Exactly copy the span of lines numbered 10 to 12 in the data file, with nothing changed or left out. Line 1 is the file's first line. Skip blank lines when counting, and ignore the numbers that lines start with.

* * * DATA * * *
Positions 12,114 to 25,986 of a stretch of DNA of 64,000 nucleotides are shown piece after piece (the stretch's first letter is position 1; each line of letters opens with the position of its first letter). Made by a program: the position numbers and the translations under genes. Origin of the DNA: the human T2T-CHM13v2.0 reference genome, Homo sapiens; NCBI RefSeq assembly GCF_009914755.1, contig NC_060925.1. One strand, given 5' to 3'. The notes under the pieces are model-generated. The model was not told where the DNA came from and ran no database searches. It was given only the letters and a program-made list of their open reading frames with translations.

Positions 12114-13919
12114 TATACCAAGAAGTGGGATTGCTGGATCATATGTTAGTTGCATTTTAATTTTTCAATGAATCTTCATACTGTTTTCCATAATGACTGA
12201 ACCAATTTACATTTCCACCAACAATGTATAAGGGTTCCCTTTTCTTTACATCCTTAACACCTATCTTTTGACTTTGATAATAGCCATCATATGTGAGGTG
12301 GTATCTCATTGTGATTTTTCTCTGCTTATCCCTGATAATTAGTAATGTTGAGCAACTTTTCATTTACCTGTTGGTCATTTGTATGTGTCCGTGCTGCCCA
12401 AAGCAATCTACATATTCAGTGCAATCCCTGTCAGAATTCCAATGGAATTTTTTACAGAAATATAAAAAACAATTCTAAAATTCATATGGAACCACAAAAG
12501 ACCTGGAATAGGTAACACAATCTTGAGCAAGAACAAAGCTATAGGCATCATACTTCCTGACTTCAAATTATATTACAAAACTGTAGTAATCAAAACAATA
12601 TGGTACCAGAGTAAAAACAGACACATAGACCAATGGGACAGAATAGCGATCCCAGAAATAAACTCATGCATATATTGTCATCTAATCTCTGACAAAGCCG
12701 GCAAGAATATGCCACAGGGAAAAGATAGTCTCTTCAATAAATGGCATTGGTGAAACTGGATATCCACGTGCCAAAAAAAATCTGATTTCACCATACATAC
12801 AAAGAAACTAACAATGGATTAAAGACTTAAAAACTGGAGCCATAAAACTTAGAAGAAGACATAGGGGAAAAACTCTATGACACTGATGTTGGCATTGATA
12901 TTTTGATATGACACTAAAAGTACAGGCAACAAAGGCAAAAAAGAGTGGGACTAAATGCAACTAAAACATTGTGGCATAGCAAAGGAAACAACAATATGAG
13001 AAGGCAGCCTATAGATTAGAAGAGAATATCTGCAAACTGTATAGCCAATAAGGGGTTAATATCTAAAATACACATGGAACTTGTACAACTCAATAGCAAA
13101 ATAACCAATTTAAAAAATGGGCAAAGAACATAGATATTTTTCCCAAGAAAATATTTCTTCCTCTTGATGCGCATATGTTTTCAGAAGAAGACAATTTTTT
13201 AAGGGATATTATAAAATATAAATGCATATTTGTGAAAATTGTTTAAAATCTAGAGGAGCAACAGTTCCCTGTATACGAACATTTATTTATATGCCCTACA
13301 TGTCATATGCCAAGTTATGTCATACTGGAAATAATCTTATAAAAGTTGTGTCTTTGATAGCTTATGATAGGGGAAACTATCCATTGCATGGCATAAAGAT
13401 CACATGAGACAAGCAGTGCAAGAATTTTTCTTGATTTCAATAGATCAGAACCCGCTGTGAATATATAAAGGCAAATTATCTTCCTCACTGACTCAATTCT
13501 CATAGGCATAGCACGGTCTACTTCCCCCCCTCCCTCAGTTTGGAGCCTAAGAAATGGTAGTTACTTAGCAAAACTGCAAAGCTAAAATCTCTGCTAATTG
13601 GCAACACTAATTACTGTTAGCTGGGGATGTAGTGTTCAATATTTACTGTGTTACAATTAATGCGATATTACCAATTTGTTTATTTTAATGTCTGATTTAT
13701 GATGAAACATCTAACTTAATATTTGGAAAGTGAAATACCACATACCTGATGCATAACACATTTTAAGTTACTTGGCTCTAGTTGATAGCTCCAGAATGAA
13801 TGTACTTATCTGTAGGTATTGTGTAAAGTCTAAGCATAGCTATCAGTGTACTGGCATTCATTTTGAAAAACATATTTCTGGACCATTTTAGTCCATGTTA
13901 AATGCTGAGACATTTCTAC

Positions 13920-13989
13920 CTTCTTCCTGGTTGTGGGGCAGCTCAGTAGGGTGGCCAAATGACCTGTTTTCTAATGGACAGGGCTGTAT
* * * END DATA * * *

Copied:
12801 AAAGAAACTAACAATGGATTAAAGACTTAAAAACTGGAGCCATAAAACTTAGAAGAAGACATAGGGGAAAAACTCTATGACACTGATGTTGGCATTGATA
12901 TTTTGATATGACACTAAAAGTACAGGCAACAAAGGCAAAAAAGAGTGGGACTAAATGCAACTAAAACATTGTGGCATAGCAAAGGAAACAACAATATGAG
13001 AAGGCAGCCTATAGATTAGAAGAGAATATCTGCAAACTGTATAGCCAATAAGGGGTTAATATCTAAAATACACATGGAACTTGTACAACTCAATAGCAAA